Ch6ZeusHera

Ch6ZeusHera - Classics 10 Chapter 6 Fall 2011 Myths of the Olympians I Zeus Hera Poseidon[First Exam Next Fri I The Twelve Olympians II Zeus Lord

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Classics 10: Chapter 6: Fall 2011 Myths of the Olympians I: Zeus, Hera, Poseidon [First Exam Next Fri.] I. The Twelve Olympians II. Zeus, Lord of the Sky III. Hera, Queen of Heaven IV. Poseidon, Lord of the Deep Bronze statue of Zeus (or Poseidon), slightly larger than life size, 470-450 BCE
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Reserve Copy A copy of our textbook (I’ve finally obtained another copy) will be in Shields Library Reserves (a 2 hour reserve) this afternoon. Sorry that took so long.
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First Exam: Friday, Oct.14 70 Multiple Choice Questions in 50 minutes (33% of final grade) Bring UCD 2000 Scantron Form and #2 pencil; arrive early if possible Blue scantron, smaller than sheet of paper 3 or 4 different versions of exam, but at same level of difficulty Any suspected cheating will be submitted to Student Judicial Affairs for arbitration
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Priorities for Studying 1. Lecture Power Points: all names, terms, concepts, periods (except the visual art) Primary source for exam questions = the things I particularly emphasize in lecture 1. Key Names and Terms listed at the end of each chapter in the textbook 15 Sample Exam Questions Posted to SmartSite; 3 examples to follow here
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The Race of the Hellenes Deucalion / Pyrrha Hellen "Hellenes" Dorus "Dorians" Aeolus "Aeolians" Xuthus Ion "Ionians" Most important of their “children” were the eponymous heroes of the Greeks (eponymous= “giving one’s name to something”)
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Sample Exam Questions 1. Which of the following was a descendant of Deucalion? A) Eponymous B) Prometheus C) Aeolus D) Iapetus E) None 2. Which of the following was NOT a descendant of Deucalion? A) Ion B) Dorus C) Hellen D) Pyrrha E) None
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Sample Exam Questions 3. Prometheus tried to trick Zeus by offering him ox bones wrapped in fat, just as humans burned the bones of an animal as a sacrifice to the gods. This myth is an example of: (a) succession myth (b) creation myth (c) etiological myth (d) eponymous myth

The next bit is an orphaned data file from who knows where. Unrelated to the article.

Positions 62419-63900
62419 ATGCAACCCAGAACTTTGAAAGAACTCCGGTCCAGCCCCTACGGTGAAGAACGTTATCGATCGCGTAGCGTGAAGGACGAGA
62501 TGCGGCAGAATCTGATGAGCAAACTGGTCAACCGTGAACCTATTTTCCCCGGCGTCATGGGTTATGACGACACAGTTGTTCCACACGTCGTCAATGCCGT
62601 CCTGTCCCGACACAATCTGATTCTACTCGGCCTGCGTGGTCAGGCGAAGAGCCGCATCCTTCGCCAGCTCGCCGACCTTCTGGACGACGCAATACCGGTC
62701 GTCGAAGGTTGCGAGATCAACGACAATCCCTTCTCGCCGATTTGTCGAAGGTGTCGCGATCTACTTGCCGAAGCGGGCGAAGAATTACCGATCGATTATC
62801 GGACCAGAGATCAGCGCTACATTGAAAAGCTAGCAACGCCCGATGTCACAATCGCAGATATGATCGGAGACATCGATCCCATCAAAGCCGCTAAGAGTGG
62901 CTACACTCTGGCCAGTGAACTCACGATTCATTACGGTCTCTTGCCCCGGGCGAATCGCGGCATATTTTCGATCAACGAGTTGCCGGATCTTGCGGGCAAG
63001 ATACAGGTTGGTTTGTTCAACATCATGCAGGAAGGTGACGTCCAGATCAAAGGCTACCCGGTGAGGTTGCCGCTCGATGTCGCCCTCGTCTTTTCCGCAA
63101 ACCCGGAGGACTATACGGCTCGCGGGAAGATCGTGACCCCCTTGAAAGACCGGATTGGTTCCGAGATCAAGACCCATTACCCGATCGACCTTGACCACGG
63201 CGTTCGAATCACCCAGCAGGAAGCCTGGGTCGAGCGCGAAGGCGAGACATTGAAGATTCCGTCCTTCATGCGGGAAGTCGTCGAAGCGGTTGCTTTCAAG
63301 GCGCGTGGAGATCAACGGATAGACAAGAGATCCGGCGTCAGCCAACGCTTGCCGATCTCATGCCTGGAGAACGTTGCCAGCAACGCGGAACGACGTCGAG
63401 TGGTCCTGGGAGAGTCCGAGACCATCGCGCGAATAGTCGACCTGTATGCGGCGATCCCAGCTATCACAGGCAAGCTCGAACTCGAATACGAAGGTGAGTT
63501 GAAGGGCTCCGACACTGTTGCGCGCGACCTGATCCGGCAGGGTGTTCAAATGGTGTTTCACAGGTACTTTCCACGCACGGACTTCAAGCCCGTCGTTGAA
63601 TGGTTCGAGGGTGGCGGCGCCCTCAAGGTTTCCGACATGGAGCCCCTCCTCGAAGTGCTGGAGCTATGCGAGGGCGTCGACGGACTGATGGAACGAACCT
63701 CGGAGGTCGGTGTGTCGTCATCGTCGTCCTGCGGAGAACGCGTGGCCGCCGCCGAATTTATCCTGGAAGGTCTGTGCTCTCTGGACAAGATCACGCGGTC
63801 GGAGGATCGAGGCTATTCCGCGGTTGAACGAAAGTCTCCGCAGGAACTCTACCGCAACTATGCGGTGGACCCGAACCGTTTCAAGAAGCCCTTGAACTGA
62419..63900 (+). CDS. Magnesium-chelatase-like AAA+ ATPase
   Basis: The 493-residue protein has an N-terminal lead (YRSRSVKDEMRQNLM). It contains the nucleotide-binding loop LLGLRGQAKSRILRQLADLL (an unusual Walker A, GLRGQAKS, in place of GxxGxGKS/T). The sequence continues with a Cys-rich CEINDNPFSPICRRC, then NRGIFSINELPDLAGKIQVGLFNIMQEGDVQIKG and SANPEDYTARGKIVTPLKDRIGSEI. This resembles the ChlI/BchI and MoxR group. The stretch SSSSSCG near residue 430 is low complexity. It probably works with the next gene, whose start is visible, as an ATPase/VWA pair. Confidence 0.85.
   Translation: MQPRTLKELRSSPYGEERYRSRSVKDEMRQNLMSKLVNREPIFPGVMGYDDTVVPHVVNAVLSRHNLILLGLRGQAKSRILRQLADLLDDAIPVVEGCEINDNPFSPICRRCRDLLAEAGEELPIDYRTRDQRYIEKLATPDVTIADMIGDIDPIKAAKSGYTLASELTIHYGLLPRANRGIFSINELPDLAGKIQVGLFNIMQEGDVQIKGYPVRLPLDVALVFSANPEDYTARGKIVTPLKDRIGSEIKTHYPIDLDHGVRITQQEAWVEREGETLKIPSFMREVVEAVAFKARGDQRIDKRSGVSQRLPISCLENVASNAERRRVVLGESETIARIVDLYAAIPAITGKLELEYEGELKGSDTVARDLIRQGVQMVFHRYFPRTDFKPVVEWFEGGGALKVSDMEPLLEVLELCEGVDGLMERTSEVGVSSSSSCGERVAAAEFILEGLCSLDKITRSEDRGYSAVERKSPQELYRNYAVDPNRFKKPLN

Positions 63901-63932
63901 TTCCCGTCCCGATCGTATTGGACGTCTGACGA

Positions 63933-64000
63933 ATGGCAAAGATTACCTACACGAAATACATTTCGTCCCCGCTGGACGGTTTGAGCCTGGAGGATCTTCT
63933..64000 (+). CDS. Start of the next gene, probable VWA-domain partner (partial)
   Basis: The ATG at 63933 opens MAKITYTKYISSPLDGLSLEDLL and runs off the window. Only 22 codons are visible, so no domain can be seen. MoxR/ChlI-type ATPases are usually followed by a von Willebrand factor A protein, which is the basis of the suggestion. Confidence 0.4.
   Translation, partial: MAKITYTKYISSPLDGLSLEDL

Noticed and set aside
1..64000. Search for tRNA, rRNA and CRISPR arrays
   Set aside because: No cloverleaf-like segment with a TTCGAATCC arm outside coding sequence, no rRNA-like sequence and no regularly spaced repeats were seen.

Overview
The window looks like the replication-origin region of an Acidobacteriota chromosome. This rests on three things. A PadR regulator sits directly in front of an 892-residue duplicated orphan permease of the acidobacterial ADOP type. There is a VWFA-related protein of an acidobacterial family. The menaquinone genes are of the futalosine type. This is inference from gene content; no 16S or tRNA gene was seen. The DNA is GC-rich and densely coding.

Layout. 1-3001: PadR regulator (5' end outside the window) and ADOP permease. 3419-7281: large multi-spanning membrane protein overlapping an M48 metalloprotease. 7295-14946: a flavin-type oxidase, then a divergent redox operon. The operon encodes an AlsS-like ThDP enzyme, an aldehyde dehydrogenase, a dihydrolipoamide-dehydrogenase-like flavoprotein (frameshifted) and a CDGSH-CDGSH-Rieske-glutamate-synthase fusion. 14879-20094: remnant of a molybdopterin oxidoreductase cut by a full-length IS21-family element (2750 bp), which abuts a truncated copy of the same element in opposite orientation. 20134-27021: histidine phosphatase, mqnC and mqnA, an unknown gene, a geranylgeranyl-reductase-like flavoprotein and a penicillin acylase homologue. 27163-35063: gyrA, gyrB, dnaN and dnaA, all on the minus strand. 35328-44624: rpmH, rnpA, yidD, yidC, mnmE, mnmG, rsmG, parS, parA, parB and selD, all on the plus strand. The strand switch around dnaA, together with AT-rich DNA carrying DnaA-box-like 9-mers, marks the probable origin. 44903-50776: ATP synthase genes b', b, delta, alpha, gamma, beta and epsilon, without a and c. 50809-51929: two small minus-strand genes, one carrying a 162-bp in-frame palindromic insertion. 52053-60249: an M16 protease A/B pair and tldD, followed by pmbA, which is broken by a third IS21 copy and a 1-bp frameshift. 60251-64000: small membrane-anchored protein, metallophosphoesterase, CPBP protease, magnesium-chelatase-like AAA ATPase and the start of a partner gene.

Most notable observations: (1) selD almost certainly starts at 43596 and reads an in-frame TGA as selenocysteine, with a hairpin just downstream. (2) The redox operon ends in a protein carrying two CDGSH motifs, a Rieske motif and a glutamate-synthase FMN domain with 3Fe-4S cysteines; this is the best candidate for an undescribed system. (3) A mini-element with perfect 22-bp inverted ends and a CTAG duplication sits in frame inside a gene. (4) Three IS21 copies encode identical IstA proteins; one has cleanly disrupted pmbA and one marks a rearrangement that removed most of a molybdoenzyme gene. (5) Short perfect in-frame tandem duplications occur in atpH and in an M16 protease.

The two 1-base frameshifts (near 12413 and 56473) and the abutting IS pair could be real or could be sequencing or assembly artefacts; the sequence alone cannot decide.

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Some Additional Accounts of the Creation of Mankind Symposium of Plato Protagoras of Plato
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Plato’s Comical Myth of Human Origins and Need for Sex From Plato’s dialogue about love, the Symposium , spoken by Aristophanes (the greatest Greek comic playwright) Humans once circular blobs, two heads, four hands, four feet, two sets of genitals cartwheeling their way into challenging gods Zeus cuts them in half as punishment; turned heads to cut side; belly button is where our halves sown up
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Plato on True Love Once split, each spends rest of life searching for “other half”, “soul mate” Only one person is truly the one. If found, constant embrace until starvation Zeus thus turns genitals around so satisfaction of desire can be had, previously deposited seed into ground, like cicadas Explains both heterosexual and homosexual desire
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Protagoras’ Myth of Human Origins from Plato’s Protagoras 320c-323a Once upon a time, there were gods, but no mortal creatures. Gods formed them in the earth out of earth and fire. Prometheus and Epimetheus were given
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This note was uploaded on 11/30/2011 for the course CLA 10 taught by Professor Traill during the Fall '08 term at UC Davis.

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Ch6ZeusHera - Classics 10 Chapter 6 Fall 2011 Myths of the Olympians I Zeus Hera Poseidon[First Exam Next Fri I The Twelve Olympians II Zeus Lord

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